A prime example is The West Wing, where the fictional political landscape changed over its eight years on the air, influenced by what was happening in the news at the same time.
No doubt if I scrolled back through my entries on this blog, I would find a comparable pattern emerging. Heck, maybe one of my regular readers has already done this and can comment on what they found.
Last week, Creative Dundee invited me to speak at their last-ever Make / Share event, on the subject of Impostor Syndrome.
Each participant is allowed up to 7 minutes and five slides. At my first rehearsal, I hit seven minutes by the time I’d reached my second slide, so I had to cut it down substantially for the final performance, which was captured on camera:
There’s always a question and answer session at the end, during which I was quite happy to inform the audience on a number of topics.
Afterwards, I stayed behind to speak with the other participants. Someone brought up the subject of how our presentations were done. One already had it written for another event, and simply adapted it for this one; another left it until the last minute.
I began to think about how I tackle my own projects, and I realise it follows an inverted bell curve:
The left-hand side of the curve represents my keenness for a new project when I first become involved in it, while the right-hand side represents my keenness when the deadline has nearly arrived. It’s not that I necessarily lose interest in the project during the dip, but there isn’t the same flurry of activity.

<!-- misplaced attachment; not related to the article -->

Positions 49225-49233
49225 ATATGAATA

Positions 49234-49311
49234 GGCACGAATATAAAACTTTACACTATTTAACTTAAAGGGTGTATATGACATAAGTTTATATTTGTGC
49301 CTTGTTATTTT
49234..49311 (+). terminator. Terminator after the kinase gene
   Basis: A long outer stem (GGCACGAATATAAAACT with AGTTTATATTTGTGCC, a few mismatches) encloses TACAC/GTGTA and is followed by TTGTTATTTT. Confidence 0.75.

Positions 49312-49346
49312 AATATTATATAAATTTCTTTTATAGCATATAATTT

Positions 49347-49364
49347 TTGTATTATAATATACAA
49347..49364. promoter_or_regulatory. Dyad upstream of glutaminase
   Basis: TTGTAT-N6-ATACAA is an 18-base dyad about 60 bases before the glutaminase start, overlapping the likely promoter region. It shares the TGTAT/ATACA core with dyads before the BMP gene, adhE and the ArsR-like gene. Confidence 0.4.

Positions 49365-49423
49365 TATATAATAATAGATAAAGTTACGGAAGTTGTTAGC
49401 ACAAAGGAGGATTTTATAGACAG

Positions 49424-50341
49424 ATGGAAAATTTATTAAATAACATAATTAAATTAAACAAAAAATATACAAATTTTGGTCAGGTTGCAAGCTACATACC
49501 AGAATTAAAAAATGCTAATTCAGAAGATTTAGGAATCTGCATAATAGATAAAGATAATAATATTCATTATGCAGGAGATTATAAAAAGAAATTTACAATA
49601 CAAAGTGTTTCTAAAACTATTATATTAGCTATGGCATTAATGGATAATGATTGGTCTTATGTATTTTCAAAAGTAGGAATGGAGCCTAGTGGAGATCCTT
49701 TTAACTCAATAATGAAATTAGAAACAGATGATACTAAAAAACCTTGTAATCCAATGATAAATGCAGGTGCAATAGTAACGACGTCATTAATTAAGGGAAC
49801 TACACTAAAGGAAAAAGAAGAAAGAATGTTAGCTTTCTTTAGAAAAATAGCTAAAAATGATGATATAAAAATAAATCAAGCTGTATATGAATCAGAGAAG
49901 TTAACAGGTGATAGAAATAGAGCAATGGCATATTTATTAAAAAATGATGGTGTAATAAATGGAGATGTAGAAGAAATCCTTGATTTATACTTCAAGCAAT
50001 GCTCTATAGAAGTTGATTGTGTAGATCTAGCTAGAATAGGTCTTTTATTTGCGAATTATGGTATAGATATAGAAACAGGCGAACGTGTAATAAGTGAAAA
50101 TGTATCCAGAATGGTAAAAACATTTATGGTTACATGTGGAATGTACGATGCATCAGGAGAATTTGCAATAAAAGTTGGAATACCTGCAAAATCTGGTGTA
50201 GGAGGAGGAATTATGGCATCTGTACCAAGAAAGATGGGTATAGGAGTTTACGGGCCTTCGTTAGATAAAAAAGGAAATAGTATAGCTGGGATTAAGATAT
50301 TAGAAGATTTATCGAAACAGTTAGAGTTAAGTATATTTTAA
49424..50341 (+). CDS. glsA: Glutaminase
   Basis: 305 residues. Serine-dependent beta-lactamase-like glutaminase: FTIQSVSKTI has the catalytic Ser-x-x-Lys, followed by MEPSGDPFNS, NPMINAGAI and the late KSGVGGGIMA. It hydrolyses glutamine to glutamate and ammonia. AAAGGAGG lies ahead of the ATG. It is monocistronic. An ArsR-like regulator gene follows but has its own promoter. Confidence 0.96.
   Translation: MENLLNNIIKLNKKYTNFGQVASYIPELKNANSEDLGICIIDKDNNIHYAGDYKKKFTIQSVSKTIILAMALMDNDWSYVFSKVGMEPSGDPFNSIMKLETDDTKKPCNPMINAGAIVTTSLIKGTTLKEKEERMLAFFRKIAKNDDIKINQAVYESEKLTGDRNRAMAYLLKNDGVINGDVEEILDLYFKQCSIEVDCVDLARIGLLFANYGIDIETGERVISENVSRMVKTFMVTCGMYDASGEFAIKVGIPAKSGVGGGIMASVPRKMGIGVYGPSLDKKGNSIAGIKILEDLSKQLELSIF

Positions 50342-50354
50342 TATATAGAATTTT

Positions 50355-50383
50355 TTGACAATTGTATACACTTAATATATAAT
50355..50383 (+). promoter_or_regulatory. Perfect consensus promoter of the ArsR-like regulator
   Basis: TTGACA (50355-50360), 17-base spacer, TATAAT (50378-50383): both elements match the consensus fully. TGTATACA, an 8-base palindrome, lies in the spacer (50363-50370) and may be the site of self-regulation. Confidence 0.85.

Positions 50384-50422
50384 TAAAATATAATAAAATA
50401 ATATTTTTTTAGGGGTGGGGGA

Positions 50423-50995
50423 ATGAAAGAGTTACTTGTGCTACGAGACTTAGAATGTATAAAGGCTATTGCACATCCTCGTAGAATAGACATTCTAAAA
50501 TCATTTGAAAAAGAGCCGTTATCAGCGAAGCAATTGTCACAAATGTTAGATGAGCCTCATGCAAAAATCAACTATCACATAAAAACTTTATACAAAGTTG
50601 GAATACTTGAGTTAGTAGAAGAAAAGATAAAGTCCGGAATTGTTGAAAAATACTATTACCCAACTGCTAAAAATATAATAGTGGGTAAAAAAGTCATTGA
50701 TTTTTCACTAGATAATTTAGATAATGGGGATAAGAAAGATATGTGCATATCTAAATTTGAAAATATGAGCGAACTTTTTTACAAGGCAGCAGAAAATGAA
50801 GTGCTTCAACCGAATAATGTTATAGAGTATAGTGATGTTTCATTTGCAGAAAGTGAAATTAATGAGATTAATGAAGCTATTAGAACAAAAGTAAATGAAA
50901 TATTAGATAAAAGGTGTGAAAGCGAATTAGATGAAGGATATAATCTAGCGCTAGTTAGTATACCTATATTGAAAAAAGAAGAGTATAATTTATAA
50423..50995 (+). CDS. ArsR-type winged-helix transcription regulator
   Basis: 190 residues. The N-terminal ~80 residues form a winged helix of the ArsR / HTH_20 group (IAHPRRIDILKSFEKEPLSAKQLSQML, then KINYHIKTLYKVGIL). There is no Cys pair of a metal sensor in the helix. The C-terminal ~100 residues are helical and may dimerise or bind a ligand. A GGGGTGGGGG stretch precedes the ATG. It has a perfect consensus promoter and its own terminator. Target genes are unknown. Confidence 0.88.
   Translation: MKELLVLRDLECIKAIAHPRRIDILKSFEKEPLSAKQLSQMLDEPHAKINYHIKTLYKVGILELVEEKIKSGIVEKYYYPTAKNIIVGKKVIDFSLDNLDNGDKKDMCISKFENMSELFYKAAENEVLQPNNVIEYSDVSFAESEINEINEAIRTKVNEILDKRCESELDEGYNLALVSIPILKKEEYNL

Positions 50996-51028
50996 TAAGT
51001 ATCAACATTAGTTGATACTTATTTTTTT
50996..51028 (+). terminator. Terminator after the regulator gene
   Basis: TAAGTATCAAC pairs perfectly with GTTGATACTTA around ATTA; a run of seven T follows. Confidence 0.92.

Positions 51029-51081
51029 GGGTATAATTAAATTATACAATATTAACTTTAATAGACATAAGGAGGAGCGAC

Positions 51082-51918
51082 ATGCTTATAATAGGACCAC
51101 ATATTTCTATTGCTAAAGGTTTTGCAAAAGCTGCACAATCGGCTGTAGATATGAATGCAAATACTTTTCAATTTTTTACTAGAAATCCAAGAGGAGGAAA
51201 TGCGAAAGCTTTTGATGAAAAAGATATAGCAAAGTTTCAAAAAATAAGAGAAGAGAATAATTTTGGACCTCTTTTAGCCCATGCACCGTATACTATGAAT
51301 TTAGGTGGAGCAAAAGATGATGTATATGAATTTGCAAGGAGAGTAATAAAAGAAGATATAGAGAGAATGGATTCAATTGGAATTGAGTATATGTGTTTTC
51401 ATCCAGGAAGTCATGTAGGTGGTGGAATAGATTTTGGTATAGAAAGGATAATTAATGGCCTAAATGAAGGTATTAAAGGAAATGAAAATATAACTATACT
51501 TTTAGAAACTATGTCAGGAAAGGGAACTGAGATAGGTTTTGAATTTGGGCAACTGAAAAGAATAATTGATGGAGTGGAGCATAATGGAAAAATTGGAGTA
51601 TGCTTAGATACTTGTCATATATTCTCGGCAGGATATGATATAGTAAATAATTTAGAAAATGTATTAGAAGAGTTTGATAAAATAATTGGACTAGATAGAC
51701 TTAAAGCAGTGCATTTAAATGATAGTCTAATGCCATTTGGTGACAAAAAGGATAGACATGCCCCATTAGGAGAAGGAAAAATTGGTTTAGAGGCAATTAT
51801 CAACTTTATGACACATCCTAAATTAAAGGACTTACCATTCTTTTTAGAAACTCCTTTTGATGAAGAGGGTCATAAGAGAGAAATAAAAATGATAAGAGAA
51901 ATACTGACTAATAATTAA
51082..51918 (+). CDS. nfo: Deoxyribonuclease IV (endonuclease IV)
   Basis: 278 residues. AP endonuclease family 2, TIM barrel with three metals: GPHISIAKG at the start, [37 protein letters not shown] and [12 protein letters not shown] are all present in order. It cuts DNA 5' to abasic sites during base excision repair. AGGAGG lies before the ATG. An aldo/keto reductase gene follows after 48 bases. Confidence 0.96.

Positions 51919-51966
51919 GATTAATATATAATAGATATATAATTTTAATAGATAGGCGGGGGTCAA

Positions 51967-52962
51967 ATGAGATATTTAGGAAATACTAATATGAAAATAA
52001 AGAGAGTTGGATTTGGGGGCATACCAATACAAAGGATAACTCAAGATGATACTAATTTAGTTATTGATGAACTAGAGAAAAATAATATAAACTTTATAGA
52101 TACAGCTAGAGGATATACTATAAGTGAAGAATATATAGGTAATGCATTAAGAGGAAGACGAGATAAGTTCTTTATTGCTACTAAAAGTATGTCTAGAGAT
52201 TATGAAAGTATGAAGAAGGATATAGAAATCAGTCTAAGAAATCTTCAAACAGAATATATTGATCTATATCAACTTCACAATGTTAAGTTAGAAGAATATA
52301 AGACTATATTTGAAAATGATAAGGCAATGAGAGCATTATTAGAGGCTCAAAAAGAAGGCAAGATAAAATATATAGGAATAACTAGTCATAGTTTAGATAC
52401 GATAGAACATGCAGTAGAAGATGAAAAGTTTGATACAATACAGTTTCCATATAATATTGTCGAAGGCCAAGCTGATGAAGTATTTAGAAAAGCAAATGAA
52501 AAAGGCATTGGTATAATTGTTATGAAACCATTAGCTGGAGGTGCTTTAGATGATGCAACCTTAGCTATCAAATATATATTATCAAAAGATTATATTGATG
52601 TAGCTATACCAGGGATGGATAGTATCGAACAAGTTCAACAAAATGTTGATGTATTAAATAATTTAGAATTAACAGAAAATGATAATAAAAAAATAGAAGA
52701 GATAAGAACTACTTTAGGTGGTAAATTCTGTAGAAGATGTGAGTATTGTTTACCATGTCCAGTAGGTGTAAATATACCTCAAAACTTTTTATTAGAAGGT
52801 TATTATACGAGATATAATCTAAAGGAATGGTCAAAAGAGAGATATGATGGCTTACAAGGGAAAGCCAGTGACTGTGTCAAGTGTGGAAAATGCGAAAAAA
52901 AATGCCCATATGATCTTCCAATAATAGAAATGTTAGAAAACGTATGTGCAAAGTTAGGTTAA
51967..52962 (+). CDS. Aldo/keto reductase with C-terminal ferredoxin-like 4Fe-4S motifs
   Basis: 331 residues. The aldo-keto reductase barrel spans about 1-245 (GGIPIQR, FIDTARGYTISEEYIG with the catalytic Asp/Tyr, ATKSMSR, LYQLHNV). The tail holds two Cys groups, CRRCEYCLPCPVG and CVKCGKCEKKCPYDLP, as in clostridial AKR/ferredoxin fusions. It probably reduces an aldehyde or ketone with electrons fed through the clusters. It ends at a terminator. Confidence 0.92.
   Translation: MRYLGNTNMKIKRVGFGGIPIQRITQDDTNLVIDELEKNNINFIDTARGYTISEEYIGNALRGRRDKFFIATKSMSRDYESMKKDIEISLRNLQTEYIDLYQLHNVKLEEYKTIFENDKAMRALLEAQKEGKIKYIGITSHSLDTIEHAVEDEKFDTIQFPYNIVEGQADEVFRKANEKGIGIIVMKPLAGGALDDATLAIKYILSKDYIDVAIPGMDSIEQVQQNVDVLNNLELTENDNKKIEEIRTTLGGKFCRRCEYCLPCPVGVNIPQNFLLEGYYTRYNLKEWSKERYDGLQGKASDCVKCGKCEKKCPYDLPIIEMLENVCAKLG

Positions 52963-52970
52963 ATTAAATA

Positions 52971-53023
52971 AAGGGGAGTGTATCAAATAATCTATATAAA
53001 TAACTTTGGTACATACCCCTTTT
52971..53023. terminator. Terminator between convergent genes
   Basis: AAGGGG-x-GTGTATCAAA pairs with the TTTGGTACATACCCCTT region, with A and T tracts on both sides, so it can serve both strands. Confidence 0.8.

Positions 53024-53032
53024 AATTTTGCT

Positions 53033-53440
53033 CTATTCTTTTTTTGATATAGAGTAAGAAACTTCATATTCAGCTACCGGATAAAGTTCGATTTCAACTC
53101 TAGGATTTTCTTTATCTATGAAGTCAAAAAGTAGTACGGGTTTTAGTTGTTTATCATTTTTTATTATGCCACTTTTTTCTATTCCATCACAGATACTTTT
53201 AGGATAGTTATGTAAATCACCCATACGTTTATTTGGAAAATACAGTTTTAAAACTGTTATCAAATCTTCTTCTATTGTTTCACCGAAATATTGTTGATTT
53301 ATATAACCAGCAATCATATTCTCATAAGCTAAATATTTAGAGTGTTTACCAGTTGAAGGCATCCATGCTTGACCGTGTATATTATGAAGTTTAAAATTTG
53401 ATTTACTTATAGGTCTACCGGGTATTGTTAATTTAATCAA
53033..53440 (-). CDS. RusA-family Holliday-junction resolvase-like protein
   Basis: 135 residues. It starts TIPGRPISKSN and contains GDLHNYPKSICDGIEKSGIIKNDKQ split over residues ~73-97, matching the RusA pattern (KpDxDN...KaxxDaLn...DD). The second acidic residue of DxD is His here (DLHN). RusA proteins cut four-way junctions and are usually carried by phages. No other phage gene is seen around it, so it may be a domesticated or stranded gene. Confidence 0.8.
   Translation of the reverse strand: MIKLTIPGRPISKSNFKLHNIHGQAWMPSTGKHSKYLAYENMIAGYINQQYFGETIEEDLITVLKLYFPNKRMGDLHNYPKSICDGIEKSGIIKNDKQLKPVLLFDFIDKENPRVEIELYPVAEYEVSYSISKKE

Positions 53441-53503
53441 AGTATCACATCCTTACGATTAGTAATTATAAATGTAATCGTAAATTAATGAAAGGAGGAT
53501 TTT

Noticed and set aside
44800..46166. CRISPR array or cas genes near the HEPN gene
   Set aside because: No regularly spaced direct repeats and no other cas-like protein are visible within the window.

Of course, no project is quite as simple as this, but it’s a good generalisation of how I operate.
This week, I’ve had a conglomeration of events, most of which weren’t related to writing. Unfortunately, these have left me no time to construct a full entry, but nor do I want to throw together a substandard post.
Instead, I’m going to encourage you to make use of the time you would have spent reading this entry. Perhaps edit a poem, perhaps plan your diary for the week, perhaps send that e-mail you’ve been drafting.
Whatever you do, make it productive, and I’ll catch you back here next week.
Last week, I made reference to an event called Make / Share, in which four people from different artistic disciplines were invited to talk on the subject of ‘Creativity and Self-Care’.
Each speaker gave biographical account of their practice and how each finds a balance between working and resting. Although each story was unique, they all had one factor in common: the artist had to suffer ‘burnout’ before striking this balance.
Mulling this point over afterwards, I was reminded of comments I made in the summer to some good friends that are believed we should be working longer hours in this country, as is common in places such as Japan and South Korea, and being more productive. My friends are great people, so while they thoroughly disagreed with my view, we didn’t fall out over the matter.
I apologised to them and retracted my comments in mid-November. Looking at said comments objectively, I realised they were right and that I’m the one with the problem. Over the last few months, I’ve read a few articles on workaholism and found I could answer ‘yes’ to many of the questions. I began reading the Helen Russell book The Year of Living Danishly and thought it sounded like a dystopian nightmare.
The trouble is that I don’t feel as though I have a problem. Here’s how I stand now: